by David Kindy/Smithsonianmag.com
Have important plans for September 24, 2182? Consider rescheduling. That’s the date when a half-mile-wide asteroid could pass close—very close—to Earth.
While the odds are slim, there is a chance that Bennu—currently about 190 million miles away, according to the The Sky Live website—could collide with our planet. Scientists give it a one-in-1,175 (0.0037%) chance, reports Daniel Clery for Science magazine.
“I don’t think we need to do anything about Bennu,” planetary scientist Lindley Johnson of NASA’s Planetary Defense Coordination Office says in a press briefing, according to Science.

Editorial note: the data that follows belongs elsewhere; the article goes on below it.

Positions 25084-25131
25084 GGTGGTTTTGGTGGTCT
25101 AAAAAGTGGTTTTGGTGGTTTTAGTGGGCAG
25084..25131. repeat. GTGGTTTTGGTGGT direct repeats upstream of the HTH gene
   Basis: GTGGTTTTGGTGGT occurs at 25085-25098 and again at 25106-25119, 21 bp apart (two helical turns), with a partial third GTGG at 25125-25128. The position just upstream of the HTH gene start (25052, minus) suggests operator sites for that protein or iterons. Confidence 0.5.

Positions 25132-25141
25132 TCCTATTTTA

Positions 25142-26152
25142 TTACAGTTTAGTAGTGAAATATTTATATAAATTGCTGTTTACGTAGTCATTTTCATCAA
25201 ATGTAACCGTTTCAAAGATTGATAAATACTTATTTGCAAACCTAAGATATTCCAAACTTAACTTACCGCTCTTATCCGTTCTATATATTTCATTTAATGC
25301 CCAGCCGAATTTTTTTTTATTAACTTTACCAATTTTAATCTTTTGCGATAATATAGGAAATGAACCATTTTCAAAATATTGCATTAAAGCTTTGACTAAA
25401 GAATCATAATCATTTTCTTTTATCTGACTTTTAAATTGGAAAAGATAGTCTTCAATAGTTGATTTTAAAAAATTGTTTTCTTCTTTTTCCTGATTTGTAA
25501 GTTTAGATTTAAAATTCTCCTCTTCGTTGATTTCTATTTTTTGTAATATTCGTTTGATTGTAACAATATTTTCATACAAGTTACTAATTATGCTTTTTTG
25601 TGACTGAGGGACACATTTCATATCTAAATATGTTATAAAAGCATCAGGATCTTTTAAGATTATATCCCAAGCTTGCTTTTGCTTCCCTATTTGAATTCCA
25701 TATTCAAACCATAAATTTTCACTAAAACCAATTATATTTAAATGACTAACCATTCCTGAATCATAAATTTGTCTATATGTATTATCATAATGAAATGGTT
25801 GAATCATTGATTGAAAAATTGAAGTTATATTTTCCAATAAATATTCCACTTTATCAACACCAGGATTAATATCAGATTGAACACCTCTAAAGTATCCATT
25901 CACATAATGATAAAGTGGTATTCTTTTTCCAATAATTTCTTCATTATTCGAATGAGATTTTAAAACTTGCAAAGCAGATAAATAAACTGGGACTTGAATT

Unless physics plays a hand, that is. The asteroid’s trajectory could be affected by numerous factors, including another nearby flyby in 2135, reports Nell Greenfieldboyce for NPR. Gravitational and other forces by the sun, Earth and moon could cause an alteration in the flightpath that might steer this “rubble pile” of a flying object—also known as asteroid 101955 Bennu—onto a direct path with us.
“So there is no particular reason for concern,” Davide Farnocchia at the Center for Near Earth Object Studies, part of NASA’s Jet Propulsion Laboratory, tells NPR. “We have time to keep tracking the asteroid and eventually come to a final answer.”